Incoming tax hikes in disguise?

In last week's 2022-23 Federal Budget announcement, Treasurer Josh Frydenberg said the LMITO for the 2021-22 tax year would be up to $1,500 - an increase of $420 - but did not announce that it would be extended into 2022-23.

The LMITO had been in place since 2018-19.

This means those earning up to $126,000 could be worse off by up to $1,080 at the end of next financial year.

H&R Block's Mr Chapman previously said ending the LMITO was effectively a tax hike in disguise.

"Unfortunately, this is just a short-term measure ... it's hard to see how that will do anything to help cost of living pressures over the medium and long term," he said.

Dr Raftery echoed similar.

"Assuming there is no change in policy, we will see a lot of unhappy taxpayers in 15 months’ time when their refund in July 2023 is significantly lower than in July 2022," he said.

Australia's reliance on income tax

Despite tax cuts forming a large part of the Budget discourse over the past few years, tax as a proportion of GDP has been climbing steadily since 2011.

ABS figures show for 2019-20 it was 27.8%, up from 26% in 2011-12 - it peaked in these years in 2018-19 when it hit 28.7%.

Among OECD nations, Australia is also more reliant on income taxes to generate revenue than other countries.

The Organisation found as of 2019 Australia derived 42% of its taxation revenue from personal income taxes (including personal profits and gains) compared to 23% on the OECD average.

Dr Goldie said Australia should look to other taxation streams.

"High priority should be given to reforms to taxes on investment incomes from property and shares, superannuation, the use of private companies and trusts to avoid tax, curbs on tax avoidance by multi-national companies, and the removal of business tax concessions that are economically and environmentally harmful such as fossil fuel subsidies." - Dr Cassandra Goldie, ACOSS CEO.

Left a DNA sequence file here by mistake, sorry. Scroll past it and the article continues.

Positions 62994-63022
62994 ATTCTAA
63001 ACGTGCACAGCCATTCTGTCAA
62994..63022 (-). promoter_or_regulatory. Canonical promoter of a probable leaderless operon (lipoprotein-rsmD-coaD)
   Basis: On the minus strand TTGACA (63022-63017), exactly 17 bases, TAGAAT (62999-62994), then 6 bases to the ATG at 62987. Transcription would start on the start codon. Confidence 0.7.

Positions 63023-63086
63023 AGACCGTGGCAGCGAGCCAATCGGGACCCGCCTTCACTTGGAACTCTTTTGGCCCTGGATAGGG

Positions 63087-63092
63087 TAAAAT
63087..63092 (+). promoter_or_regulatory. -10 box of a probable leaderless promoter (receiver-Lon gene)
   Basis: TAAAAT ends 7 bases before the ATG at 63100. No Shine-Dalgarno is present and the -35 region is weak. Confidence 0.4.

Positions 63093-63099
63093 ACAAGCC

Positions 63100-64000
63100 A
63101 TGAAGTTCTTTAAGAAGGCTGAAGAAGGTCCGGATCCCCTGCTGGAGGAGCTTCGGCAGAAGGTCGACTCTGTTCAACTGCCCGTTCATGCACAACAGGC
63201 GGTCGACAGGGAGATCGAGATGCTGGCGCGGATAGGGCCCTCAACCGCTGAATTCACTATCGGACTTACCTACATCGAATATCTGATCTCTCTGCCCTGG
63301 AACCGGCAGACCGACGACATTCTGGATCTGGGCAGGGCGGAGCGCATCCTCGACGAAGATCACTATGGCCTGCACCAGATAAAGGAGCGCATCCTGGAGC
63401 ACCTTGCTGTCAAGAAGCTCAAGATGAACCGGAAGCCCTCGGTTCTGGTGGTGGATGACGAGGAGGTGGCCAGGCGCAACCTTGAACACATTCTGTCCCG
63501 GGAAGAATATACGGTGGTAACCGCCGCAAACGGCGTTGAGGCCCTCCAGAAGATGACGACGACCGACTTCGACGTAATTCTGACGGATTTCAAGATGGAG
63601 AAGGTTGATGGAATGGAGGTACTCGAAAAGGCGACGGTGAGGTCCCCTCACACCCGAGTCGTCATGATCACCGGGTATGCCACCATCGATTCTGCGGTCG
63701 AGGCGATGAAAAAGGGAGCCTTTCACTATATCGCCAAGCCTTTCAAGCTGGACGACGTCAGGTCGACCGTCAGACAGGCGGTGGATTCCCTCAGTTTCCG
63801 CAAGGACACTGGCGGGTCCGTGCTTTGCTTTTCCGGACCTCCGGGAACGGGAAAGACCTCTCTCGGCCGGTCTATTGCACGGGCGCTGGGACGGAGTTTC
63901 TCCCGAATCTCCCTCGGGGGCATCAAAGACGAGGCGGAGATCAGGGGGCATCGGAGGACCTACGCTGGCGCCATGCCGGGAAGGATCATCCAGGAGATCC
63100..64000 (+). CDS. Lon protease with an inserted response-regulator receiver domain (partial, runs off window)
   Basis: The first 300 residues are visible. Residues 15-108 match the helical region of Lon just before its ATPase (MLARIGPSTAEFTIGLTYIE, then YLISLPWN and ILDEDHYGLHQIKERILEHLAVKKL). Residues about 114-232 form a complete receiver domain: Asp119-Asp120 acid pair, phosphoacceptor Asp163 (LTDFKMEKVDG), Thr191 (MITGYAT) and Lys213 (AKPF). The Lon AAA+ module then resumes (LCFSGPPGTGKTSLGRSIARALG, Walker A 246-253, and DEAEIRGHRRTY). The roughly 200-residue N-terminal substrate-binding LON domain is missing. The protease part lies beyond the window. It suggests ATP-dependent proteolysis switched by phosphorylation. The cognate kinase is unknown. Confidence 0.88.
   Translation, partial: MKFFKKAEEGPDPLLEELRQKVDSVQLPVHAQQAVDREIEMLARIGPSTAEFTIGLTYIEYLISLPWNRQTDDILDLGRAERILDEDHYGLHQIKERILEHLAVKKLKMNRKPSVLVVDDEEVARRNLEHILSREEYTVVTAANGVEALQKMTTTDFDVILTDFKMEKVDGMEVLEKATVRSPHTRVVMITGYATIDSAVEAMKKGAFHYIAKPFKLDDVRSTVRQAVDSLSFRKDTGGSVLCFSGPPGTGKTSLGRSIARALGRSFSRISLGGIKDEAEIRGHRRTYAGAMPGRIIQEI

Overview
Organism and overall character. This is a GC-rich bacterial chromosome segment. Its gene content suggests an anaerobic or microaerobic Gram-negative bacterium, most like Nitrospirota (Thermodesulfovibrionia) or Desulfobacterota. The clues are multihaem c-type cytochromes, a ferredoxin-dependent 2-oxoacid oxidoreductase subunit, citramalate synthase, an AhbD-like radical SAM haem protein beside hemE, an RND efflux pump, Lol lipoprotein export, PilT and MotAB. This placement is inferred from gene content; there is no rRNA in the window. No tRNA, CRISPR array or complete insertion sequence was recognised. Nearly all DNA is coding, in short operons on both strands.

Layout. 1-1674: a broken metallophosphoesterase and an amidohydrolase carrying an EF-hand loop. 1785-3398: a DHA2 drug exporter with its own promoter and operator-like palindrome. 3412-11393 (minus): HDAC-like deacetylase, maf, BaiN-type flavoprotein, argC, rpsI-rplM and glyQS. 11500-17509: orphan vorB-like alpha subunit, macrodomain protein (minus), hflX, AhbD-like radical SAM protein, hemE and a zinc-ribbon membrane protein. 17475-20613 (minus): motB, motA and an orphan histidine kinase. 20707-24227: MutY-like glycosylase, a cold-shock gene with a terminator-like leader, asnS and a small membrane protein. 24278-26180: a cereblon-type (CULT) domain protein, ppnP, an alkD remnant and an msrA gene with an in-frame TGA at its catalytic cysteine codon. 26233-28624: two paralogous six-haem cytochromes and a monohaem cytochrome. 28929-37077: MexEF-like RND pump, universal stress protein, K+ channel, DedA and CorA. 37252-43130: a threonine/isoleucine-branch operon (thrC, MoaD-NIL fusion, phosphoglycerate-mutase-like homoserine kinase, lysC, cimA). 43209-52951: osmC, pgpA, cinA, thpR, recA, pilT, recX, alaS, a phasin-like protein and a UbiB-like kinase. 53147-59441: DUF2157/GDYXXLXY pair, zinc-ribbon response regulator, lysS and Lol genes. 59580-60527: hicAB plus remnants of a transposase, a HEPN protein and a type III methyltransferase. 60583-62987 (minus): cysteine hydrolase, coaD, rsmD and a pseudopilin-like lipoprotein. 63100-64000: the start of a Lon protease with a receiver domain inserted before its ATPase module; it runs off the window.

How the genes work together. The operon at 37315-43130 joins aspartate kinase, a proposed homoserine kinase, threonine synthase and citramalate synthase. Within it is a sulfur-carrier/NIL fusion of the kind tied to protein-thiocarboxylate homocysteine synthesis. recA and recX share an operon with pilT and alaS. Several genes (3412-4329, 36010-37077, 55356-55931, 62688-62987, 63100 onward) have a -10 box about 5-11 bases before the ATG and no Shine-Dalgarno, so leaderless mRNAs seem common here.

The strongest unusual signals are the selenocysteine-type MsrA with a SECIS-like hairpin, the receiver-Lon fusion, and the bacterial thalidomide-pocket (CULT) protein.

Mining companies usually receive credits for the fuel excise as their fleets usually do not drive on public roads.

AMP Capital chief economist Dr Shane Oliver also said government spending in lieu of a hot economy comes with some risks.

"At some point tough decisions are likely to be required either to reduce spending as a share of GDP or raise taxes," Dr Oliver said.

What about age pensioners?

The age pension is also considered taxable income, and the maximum rate of $900.80 per fortnight for a single person falls over the threshold, meaning the government taxes its own welfare.

If working and still eligible for the full age pension of $23,420.80 per annum, a single age pensioner is taxed $992 per year.

However age pensioners whose retirement income is derived solely from the pension aren't taxed, and they aren't eligible for the LMITO anyway.

Pensioners earning more than $240 a week currently lose 50c on the dollar of their pension.

Seniors and age pensioners are also able to claim their own tax offset, called the SAPTO, which offsets up to $2,230 for singles.

National Seniors Australia chief advocate Ian Henschke said pensioners should be able to work more without seeing their payments cut.

"In Australia only 2.9% of age pensioners work compared to 24.8% in New Zealand, which allows older people to work regardless of whether they receive the pension or not," Mr Henschke said.

"If Australia had the same participation rate as New Zealand there’d be as many as 400,000 additional pensioners in the workforce.

"It’s a missed opportunity to solve workforce shortages, boost incomes and Australia’s GDP at a crucial time."